As agencies continue to further down the digital transformation path, they are finding among their biggest challenges the need to integrate and manage enterprise data.
Over the last decade, agencies have realized how important data is to drive mission successes and outcomes.
But without an enterprise data management strategy, agencies can struggle to take advantage of their data to make decisions and improve services.
The good news is the tools and technologies are better than a decade ago and are continually improving. The use of cloud services and better cybersecurity capabilities are helping agencies meet the long-held goals of secure information sharing.
Jay Fohs, the senior customer advocate for financial and healthcare agencies at Veritas, said for many public facing applications, the easy button is software-as-a-service (SaaS).
“A lot of applications that are used by agencies are somewhat common. You’ll look at your human resources, your payroll, some of your e-discovery, those type of things are very common throughout a lot of the agencies. If you put the responsibility right on the cloud provider, with that SaaS architecture, it does relieve a good amount of burden on the IT organization,” Fohs said on the discussion Innovation in Government sponsored by Carahsoft. “I think they want to focus more on some of the mission critical applications that drives services to the consumer. Those are the things that we see them trying to focus on a little bit more.”
At the same time, not every application can be moved to the cloud and digitally transformed. This is why Fohs said as agencies continue to develop their modernization plans, they need to consider two critical factors: Security of the data and the criticality of the application itself to the mission.
“Federal agencies need to ask what is their risk factor for taking this application from their data center where they manage it and are responsible for it, and giving it to somebody else?” he said. “When you look at cloud providers and a lot of the native tools that they provide, how well do they do from an availability standpoint? Those tools could be coming from a lot of different place so how are those infrastructures secure?”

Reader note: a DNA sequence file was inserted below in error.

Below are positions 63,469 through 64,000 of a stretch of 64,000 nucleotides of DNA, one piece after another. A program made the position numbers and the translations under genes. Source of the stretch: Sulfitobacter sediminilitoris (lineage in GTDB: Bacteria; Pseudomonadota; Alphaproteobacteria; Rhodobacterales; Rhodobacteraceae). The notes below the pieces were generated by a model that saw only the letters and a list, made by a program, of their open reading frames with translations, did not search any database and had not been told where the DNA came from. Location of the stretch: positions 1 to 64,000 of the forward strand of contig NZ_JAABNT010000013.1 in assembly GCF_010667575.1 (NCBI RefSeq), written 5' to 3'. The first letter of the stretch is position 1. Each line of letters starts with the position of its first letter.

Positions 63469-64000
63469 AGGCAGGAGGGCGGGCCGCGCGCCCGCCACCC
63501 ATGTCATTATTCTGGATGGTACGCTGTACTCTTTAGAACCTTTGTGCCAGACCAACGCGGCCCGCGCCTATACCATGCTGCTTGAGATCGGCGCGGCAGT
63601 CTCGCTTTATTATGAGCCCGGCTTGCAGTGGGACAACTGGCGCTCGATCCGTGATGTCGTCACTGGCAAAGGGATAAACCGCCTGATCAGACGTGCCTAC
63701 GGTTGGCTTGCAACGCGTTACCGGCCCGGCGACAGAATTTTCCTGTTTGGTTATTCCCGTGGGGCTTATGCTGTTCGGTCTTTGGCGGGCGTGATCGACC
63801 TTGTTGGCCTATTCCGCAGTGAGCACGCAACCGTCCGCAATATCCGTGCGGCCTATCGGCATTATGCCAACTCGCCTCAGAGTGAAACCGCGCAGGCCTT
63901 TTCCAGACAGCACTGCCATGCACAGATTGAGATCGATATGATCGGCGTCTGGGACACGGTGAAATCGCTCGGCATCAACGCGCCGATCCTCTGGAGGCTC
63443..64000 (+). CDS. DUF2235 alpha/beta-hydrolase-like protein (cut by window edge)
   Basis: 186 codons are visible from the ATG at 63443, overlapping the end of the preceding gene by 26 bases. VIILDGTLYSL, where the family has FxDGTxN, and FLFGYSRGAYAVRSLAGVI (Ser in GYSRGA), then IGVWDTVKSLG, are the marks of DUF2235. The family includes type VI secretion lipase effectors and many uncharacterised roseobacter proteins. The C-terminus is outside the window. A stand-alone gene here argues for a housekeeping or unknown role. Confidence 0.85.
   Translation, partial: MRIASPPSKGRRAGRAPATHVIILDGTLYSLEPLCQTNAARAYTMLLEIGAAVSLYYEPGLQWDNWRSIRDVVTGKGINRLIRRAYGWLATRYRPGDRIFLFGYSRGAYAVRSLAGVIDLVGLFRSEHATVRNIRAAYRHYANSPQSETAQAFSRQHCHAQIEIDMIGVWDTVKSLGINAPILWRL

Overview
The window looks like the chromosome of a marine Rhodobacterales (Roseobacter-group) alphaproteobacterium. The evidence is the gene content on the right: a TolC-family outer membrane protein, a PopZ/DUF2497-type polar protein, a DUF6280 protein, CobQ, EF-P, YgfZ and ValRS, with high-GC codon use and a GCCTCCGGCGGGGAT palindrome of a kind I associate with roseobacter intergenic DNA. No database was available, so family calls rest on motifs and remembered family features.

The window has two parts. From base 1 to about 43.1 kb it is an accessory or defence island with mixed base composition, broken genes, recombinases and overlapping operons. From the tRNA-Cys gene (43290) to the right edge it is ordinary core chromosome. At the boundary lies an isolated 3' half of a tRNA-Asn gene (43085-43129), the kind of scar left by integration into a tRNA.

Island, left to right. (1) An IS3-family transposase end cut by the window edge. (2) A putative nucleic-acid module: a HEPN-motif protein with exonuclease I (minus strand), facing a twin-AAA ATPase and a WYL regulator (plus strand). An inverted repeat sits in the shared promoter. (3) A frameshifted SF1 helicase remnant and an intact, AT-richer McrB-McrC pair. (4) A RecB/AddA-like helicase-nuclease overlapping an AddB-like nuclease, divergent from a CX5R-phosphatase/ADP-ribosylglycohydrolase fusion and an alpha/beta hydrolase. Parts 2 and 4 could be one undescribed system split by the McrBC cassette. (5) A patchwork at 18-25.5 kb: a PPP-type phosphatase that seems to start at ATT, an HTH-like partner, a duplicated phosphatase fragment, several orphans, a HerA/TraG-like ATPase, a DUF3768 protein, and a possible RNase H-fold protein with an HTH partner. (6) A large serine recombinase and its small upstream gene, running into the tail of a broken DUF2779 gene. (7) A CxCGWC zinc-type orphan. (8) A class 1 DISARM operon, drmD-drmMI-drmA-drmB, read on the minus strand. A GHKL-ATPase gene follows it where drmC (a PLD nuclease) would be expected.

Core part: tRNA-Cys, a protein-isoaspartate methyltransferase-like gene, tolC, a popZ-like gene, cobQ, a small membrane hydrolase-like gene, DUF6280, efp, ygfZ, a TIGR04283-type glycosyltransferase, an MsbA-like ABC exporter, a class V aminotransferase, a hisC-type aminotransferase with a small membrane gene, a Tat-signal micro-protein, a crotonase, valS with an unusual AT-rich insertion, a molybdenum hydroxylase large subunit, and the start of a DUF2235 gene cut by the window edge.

What is driving modernization efforts?
That cybersecurity challenge will continue to drive a lot of the modernization decisions.
Fohs said public and private sector organizations continue to be concerned about the ever-changing cyber threat environment. He said agencies want more details about how cloud providers are developing their in-depth and protection strategies.
“We have to ensure that we maintain a specific level of security within our own rights, so that our customers are confident that there are no vulnerabilities there,” he said. “There’s so many different solutions and capabilities out there from a lot of different security vendors, it becomes challenging. Where do you prioritize that in- depth defense aspect of securing your data?”
Part of that in-depth cyber strategy is knowing your data and ensuring you can be resilient when a cyber incident does happen.
Fohs said agencies should rely more than ever on technologies such as encrypted data at rest, snapshotting and/or deduplication, and replication to ensure they can recover from an attack.
“It’s very critical that you look at the way that data protection solution is architected. Zero trust is a component of a framework,” he said. “When we talk about developing applications or utilizing tools that meet zero trust, there’s some common questions and some common variables that you should ask your vendors. It’s more important now than ever that as the data protection vendor or a storage vendor that you’re paying attention to that threat vector. If they can infiltrate your data protection system, and you don’t have a resilient platform to recover your data, game over.”
Understanding cost is key
A big consideration that underlies the second critical factor that drives modernization, the criticality of the application itself to the mission, is the cost to move it to the cloud.
Agencies have come to realize over the last decade that cloud services aren’t always cheaper, but do provide better services at the same cost.
“It’s very difficult to estimate the amount of resources you will need. It’s challenging sometimes to understand your ingress and your egress costs as it relates to your applications. Those are really, really important things moving forward,” Fohs said. “There are tools out there to help you plan that as well. Within today’s cloud provider world, you should be able to use resources when you need them and let them go when you don’t. You should understand, most importantly, the shared responsibility models with the cloud providers. I think that’s critical.”